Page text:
This week’s Courier Herald column:
Palm Sunday gave us a fitting introduction into Easter
week. While Easter is the most holy of
holidays on the Christian calendar, the secular version has been overtaken by
eggs and bunnies. This year, the Easter
story had help from a Tiger.
Tiger Woods won The Masters on Sunday. His victory is perhaps the biggest comeback
in sports history, having not won a major championship since 2008. The interim period was less than pretty. Health, personal, and family issues tarnished
the image of the superstar who had redefined the modern golf era. His luster had faded, with many of his wounds
Easter is a season to celebrate redemption. The Easter message is that there is no
transgression that cannot be forgiven by God.
Every sinner has this option, even those with celebrity.
Also embedded in the Easter story is a lesson on public
opinion. Redemption and forgiveness that
are granted by God may or may not come from fellow citizens.
Public opinion is fickle, and has been for at least 2,000
years. Jesus came into Jerusalem being
greeted as a king. A week later, the
same crowds chose to have him executed, favoring the release of a hardened
criminal instead. Let this serve as my annual reminder for those who seek
salvation for themselves and others via the political process that the only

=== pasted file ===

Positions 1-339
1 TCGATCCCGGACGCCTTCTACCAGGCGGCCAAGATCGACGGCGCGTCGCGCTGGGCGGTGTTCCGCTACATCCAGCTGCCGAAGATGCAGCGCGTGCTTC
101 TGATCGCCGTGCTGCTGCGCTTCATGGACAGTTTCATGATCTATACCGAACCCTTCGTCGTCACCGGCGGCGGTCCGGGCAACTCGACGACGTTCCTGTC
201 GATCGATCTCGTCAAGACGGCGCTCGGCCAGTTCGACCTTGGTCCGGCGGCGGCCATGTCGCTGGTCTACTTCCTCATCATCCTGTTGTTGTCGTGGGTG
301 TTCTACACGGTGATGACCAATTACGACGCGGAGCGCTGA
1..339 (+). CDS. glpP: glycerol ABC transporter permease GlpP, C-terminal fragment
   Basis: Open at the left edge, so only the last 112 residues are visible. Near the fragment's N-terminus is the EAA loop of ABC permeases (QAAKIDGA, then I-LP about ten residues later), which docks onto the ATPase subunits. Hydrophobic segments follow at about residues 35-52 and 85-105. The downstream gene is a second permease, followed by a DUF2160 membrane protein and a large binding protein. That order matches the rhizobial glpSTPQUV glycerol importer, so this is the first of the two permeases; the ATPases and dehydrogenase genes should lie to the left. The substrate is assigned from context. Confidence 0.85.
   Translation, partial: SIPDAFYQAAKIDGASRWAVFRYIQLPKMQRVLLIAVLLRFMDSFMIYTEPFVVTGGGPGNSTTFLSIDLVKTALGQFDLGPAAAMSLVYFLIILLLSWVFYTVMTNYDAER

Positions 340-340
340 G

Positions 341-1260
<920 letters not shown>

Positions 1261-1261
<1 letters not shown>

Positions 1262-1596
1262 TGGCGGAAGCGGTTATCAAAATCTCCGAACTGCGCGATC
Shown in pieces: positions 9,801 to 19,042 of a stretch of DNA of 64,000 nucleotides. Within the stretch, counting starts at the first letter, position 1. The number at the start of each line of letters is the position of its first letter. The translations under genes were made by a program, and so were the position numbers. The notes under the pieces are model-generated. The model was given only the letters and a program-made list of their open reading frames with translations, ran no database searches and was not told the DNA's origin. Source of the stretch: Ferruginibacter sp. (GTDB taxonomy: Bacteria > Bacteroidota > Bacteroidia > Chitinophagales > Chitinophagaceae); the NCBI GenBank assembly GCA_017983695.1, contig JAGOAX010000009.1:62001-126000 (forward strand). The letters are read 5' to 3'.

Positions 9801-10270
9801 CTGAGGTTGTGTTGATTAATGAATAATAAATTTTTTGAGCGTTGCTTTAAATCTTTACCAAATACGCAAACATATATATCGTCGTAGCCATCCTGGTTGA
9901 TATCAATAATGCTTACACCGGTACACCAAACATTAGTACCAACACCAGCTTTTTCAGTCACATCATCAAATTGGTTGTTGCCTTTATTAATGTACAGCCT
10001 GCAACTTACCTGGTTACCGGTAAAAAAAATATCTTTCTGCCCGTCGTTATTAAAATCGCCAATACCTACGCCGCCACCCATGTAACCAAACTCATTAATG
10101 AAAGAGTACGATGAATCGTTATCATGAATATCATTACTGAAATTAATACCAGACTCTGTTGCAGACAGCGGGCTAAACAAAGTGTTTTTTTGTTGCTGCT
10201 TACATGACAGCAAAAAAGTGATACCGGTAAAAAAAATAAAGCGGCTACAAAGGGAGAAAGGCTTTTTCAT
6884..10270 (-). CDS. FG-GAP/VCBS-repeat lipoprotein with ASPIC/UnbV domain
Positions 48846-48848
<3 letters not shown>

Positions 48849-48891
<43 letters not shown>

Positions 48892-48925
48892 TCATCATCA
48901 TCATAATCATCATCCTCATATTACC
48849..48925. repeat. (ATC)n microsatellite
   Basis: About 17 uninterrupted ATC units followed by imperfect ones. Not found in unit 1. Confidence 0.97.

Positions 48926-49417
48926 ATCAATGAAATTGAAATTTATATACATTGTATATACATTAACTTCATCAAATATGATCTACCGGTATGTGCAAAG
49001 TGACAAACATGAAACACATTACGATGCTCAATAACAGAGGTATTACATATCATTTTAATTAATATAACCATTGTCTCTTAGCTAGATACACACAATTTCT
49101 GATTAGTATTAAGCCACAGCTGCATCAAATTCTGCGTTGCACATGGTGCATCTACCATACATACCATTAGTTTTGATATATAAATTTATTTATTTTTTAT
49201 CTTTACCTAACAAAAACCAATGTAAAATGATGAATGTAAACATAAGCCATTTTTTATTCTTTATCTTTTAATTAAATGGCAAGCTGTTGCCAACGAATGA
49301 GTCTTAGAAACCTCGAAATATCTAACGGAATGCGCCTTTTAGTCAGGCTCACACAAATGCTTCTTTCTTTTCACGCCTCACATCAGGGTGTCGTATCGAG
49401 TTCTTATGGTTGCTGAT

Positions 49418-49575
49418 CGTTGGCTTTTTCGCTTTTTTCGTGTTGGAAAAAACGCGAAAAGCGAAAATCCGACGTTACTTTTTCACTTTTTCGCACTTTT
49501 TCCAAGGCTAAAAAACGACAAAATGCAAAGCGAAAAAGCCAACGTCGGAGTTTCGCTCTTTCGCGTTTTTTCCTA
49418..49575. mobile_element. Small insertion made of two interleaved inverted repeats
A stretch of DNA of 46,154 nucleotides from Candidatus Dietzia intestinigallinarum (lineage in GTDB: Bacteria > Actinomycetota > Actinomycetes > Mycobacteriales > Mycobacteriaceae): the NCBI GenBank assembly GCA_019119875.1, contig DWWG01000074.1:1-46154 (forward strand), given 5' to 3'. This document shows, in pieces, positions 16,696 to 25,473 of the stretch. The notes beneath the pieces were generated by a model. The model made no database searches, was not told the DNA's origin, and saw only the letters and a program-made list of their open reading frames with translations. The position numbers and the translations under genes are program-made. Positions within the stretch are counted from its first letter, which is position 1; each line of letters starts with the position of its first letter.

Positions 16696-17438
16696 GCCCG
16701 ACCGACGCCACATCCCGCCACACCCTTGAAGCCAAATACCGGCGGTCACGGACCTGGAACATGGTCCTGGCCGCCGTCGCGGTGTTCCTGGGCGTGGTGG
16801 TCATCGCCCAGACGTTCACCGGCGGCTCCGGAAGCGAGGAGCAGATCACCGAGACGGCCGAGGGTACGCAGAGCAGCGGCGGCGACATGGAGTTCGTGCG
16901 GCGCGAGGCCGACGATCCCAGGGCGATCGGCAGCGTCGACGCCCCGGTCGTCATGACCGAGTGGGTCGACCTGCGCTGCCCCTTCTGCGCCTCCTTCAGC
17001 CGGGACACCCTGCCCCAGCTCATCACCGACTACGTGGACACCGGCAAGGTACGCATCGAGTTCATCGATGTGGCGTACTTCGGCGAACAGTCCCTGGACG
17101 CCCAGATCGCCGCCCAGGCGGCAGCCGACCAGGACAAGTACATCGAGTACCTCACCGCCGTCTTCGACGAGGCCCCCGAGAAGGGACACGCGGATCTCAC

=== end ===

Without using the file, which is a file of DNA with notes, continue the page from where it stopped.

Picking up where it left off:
time Jesus was on the ballot, Barabbas won the election.
Not everyone is cheering Tiger’s resurgence. While eating breakfast Sunday morning, my
waitress brought up the tournament and asked who I was cheering for. I said I was looking at Tiger, as the world
loves stories of comebacks and redemption.
A man sitting next to me at the counter interjected “I can’t stand
Tiger. He deserves everything that’s
happened to him.”
The beauty of the Easter story is that it’s not about what
we deserve. Quite the contrary, Easter
is about us not getting what we
deserve. Sins are forgiven. Debts are paid. The very premise of Easter is that the
undeserving are still made whole. This
is why, despite the holiday being somber over the remembrance of a crucifixion,
it’s actually quite a joyous celebration. It’s a celebration of escaping what
Tiger is now older, and his relatively safe play on the last
few holes indicates he may be a bit wiser than the younger, brash, risk taking
former self. Regardless, his form on
Sunday indicates he may have a few more championships left in him. It’s quite remarkable when multiple accounts
have him questioning if he would even be able to play golf professionally again
about a year ago.
The story of Tiger is secular, just like the bunnies and
colored eggs that adorn this week’s celebration. It parallels the message of the season in a
complementary way, however.
In life, we all have our failures. There will be times where our actions don’t meet
our standards or the standards of others.
Some of us fail publicly. Some of
our failures remain between us and God.
In the end, they are all the same. In the end, they can all be forgiven.
Most of us won’t get a green jacket at the end of our
story. All of us, however, have the
option of a comeback and redemption.
That is our Easter gift, to tailor in whatever size fits each one of us.